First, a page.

Romero Not Ready For The Bigs, And He Never Was
Only two starts, 4 1/3 innings pitched, and the Blue Jays have seen enough of Ricky Romero, as the club optioned the left-hander to Triple-A Buffalo on Thursday. The move comes 4 1/3 innings too late but it was absolutely the right one to make.
Romero doesn't belong in the big leagues - at least not right now. Josh Johnson's injury forced the team's hand and the club quickly reacted by putting its own interests above what's right for Romero’s career.
The club wanted him to overhaul his delivery, but the core reason Romero is not in the big leagues is his inability to throw strikes and compete at the highest level. And after one minor-league outing, it's really easy to question the risk-reward decision the Blue Jays ultimately made by bringing him back to Toronto.
Perhaps the club saw a new delivery and sound mechanics that it liked, but wouldn’t you want to give him more time to work on things in Florida? Wouldn’t you want to see him have continued success in the minors, above Class-A ball, before putting him back in a big-league rotation, regardless of how well he may have looked during side sessions? This is not just any other pitcher. This is a player who went from the 2012 Opening Day starter to Class-A Dunedin reclamation project over a 12-month span. That doesn’t happen too often.
And, to be sure, I’m certainly not saying more time in the minors working with pitching coordinator Dane Johnson is something that is magically going to correct him. All I’m saying is this process appears to have been rushed because of Johnson’s injury, and that’s not fair to Romero.
While Romero most certainly spent time working with Johnson on his delivery and correcting the mechanical flaws the organization spotted, the fact remains he only made one start in the minors before his first big-league outing of the season. It's easy to second guess the team when you don't see what's happening behind the scenes - and Romero is a guy I'm sure was going the extra mile to try to get himself back on track - but it just never felt right.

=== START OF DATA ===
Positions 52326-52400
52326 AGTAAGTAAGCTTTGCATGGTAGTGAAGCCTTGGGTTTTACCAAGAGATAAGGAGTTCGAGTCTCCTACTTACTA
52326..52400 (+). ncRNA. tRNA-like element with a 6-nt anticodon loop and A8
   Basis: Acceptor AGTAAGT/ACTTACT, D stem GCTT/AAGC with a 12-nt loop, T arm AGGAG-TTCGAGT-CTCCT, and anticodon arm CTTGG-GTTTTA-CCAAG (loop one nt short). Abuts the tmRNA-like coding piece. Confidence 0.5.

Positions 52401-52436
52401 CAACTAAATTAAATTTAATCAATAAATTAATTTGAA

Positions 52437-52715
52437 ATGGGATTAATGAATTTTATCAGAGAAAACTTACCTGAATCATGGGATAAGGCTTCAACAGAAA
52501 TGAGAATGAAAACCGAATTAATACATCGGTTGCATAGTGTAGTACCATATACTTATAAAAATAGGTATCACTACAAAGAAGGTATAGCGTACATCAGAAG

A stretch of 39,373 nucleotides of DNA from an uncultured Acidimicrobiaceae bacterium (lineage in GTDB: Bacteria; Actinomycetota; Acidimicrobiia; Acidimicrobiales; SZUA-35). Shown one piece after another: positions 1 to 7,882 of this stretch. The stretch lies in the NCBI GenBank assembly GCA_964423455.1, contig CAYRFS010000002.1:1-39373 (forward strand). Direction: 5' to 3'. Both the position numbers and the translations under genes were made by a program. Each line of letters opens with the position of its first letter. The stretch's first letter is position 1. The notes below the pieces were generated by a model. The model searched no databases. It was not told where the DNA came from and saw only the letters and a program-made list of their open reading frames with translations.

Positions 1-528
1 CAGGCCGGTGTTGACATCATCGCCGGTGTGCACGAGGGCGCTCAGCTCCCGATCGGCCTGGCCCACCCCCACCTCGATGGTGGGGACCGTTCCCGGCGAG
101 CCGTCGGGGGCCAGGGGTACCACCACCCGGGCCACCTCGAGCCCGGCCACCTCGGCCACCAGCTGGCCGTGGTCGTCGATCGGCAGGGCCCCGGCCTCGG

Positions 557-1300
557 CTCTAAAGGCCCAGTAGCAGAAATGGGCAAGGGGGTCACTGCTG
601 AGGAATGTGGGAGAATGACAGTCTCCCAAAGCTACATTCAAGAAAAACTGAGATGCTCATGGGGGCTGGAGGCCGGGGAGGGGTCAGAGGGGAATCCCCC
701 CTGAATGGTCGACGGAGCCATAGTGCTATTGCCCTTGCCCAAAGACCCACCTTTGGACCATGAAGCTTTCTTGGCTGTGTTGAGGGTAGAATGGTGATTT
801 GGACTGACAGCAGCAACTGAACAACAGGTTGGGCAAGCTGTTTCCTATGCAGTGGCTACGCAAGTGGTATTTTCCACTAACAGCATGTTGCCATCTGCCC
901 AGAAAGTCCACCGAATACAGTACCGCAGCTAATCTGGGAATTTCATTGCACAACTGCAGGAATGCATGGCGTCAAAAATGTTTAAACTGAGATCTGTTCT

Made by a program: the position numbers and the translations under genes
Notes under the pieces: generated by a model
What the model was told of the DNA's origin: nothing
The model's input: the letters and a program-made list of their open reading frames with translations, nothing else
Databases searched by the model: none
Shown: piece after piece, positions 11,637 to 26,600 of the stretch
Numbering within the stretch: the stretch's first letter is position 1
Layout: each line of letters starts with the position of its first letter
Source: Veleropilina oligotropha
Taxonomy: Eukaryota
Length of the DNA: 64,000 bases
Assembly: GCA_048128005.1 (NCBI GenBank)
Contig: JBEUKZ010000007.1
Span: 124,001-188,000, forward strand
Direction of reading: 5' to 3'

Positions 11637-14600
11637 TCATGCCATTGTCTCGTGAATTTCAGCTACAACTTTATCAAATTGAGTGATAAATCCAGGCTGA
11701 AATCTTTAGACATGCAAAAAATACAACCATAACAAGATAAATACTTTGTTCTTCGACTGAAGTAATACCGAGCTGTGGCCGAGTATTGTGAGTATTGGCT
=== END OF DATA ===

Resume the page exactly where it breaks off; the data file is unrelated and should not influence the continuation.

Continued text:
And then it didn’t look right.
Before doing more harm than good, the Blue Jays made the right move by optioning him to a place no player in his position wants to be. Keeping him around would have done neither party any good and would have likely been delaying the inevitable.
It's sad to think this is where Romero's career is at. It has been shocking to watch Romero's career fall off a cliff after his All-Star season in 2011 and the two promising years he had before that. As a fan of the game, it’s impossible not to feel bad for him. The fact that he’s a well-liked person, who, by all accounts, has put in the work to try to rediscover his old form, makes his descent into the abyss that much more disappointing.
The 28-year-old Romero did not help the team over his two starts, both of which were losses, and his performance likely didn’t help him out mentally, either. This is a player who has acknowledged confidence issues based on last season's debacle, which saw the strike zone, among other things, elude him, and it happened all over again. He told reporters after Wednesday’s game that he thought he did better than the numbers indicate and he feels good about himself, but it’s not like he was going to throw himself under the bus when he knew his leash was extremely short. He found out just how short that leash actually was not too long after his start.